Below is another repost of something I wrote on prayer. I come back to this thought often, that prayer is not technology for us to get stuff we want or to get things to work out the way we want. Essentially, prayer is relationship–a relationship with God that in turn reshapes and energizes all of our other relationships. This contrast between prayer-as-technology and prayer-as-relationship need not confuse us into thinking that we are not in need of help with the “how to” of praying–we certainly do need help, like the disciples, in learning to pray. Instead, it should clarify for us that prayer is not a “how to” for bringing about our own self-centered desires, but an expression of “who with” as we grow in our relationship with God.
“from technology to relationship”
originally posted 28 April 2005
In preparing my sermon for this Sunday, I’ve been reflecting on the Lord’s Prayer and on Jesus’ life of prayer in the Gospels. The sermon is titled, “Prayer According to Jesus” (from Luke 11:1-4). No doubt the title is too ambitious for what can be actually delivered.
At some point in the process, a thought came to mind. How often are our questions about prayer concerned with the “technology” of prayer, that is, the “how to” question? In this approach, the point is to enlist prayer in helping me acheive my purposes so that it is important to discover “what works” in prayer. This can lead to the “cosmic Santa Claus” view of prayer: God exists to give me what I want as long as I’m reasonably good and maybe even if I’m not. But Jesus’ life and his teaching of the Lord’s Prayer subjugates the “technology” or “how to” question to the “relationship” or “who with” question. As the late Quaker philosophy professor and spiritual writer Douglas Steere reminds us, “Unless there is a God of whom we can say with Ignatius of Loyola, ‘I come from God, I belong to God, I return to God,’ prayer is a mockery.” The primary issue, the focal question in prayer and in learning to pray is not “how” but “who.”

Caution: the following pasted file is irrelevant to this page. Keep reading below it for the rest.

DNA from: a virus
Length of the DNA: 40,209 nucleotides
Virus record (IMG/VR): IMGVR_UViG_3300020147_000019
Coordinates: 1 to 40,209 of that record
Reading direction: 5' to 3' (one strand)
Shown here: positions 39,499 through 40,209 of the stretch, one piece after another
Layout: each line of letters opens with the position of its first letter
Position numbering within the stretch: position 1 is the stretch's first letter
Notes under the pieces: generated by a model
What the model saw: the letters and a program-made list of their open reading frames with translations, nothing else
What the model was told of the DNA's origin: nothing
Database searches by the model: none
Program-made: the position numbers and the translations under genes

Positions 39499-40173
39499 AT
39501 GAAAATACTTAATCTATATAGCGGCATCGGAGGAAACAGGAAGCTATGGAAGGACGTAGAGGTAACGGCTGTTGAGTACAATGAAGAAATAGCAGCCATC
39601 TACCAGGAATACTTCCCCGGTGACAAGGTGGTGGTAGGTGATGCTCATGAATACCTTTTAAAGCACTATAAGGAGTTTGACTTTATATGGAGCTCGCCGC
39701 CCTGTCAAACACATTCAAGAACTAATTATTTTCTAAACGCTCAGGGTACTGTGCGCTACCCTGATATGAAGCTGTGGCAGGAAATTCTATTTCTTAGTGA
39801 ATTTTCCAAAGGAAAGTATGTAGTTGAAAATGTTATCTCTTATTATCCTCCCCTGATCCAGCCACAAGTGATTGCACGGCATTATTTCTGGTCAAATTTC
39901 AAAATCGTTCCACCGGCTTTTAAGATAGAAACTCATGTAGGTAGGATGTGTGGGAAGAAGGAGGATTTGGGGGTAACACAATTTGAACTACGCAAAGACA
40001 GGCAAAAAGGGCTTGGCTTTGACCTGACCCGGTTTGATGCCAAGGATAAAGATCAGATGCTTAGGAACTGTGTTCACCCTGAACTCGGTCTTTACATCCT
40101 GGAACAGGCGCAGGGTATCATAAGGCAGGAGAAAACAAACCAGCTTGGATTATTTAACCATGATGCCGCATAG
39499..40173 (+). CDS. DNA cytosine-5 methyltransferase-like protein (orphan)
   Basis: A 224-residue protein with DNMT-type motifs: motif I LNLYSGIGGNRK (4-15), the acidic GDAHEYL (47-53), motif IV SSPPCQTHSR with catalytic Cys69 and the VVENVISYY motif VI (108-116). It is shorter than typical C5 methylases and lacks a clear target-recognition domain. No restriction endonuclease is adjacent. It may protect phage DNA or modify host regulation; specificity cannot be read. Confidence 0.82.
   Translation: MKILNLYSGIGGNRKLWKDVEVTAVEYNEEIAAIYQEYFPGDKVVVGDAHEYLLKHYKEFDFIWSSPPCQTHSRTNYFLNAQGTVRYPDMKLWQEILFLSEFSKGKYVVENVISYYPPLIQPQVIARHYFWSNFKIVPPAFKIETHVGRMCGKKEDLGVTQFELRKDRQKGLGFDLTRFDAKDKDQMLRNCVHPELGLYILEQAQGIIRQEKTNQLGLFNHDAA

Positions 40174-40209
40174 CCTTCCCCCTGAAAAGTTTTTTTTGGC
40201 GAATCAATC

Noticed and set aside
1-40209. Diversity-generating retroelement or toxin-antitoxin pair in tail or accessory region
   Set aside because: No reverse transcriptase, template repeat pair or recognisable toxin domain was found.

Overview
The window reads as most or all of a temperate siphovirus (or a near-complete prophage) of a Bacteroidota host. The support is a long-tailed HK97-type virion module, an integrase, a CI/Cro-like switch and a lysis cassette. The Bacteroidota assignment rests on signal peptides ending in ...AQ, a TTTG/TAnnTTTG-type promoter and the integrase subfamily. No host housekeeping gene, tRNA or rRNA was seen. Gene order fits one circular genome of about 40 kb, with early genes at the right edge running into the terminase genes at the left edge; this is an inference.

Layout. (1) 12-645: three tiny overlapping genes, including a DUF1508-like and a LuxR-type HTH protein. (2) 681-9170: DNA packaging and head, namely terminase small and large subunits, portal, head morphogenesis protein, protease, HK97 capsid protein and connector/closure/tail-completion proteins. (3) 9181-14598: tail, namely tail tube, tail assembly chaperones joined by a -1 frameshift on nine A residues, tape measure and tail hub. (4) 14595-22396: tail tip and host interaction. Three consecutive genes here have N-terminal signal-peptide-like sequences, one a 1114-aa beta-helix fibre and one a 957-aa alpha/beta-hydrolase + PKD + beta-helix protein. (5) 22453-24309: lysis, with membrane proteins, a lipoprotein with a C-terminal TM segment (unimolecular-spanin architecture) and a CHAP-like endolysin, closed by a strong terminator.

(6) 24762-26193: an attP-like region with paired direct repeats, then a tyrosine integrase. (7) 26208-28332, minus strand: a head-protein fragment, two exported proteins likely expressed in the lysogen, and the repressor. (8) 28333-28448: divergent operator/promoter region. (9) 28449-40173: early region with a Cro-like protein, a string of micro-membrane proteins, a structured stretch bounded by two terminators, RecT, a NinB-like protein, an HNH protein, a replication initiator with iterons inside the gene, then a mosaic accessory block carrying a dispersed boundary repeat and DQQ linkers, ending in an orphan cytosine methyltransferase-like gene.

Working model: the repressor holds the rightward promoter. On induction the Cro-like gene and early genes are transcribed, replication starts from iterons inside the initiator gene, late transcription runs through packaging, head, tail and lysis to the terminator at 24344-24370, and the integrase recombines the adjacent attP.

In fact, because this question of who is the proper end of prayer, it is also the best beginning. After all, this is likely the true reason we began to pray in the first place–to see if God was “out there.” But perhaps we wanted to see if God was out there because we were attracted to the prospect of having another person to bargain with and manipulate as we sometimes do with our other realtionships in order to get what we think we want. As soon as we verified his existence and whereabouts, we turned to what we could gain for ourselves. It is here that we see one of the gracious, purifying works of God in prayer: that of denying our consumption temptation by refusing to be a commodity and thereby laying a foundation within our relationship with him for all other relationships that we share.
Because God ultimately moves us from technology (how to get it to work out in the way I’d like) to relationship (who I’m growing in self-giving love and mutual fellowship with), we are freed from the technology approach to our relationships with family, friends, strangers, even ourselves. When the disciples asked Jesus in Luke 11, “Lord, teach us to pray” and when Jesus is teaching on how to practice spiritual devotion in Matthew 6, he offered a prayer that would carry his hearers, and us, from the “how to” of technology to the “who with” of relationship. It is here that genuine intimacy is possible (“Our Father, who art in heaven”). It is here that we acknowledge him and his purpose first (“hallowed be thy name, thy kingdom come, thy will be done”). It is here that our requests are not so much ways to get what we think we need as they are ways of entrusting our lives more fully into his care because we know him and his love for us (“give us daily bread, forgive our sins, lead us not into temptation but deliver us from evil”).
We come from God, we belong to God, we return to God. To him alone be “the kingdom, and the power, and the glory, forever. Amen.”